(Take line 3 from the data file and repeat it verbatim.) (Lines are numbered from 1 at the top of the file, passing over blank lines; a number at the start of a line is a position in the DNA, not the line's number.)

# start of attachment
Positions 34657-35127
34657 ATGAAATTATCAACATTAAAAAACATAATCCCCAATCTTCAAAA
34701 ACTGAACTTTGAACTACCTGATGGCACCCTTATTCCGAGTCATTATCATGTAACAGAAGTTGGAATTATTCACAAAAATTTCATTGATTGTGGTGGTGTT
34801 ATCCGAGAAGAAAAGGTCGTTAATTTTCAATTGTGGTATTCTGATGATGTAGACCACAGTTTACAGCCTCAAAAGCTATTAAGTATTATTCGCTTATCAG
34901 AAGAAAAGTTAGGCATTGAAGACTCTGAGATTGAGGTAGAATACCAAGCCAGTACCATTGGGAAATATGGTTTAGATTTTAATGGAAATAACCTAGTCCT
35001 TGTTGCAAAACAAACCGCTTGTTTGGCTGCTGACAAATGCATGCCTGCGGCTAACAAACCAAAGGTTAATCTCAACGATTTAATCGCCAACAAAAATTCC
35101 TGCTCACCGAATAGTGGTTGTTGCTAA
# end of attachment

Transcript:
34701 ACTGAACTTTGAACTACCTGATGGCACCCTTATTCCGAGTCATTATCATGTAACAGAAGTTGGAATTATTCACAAAAATTTCATTGATTGTGGTGGTGTT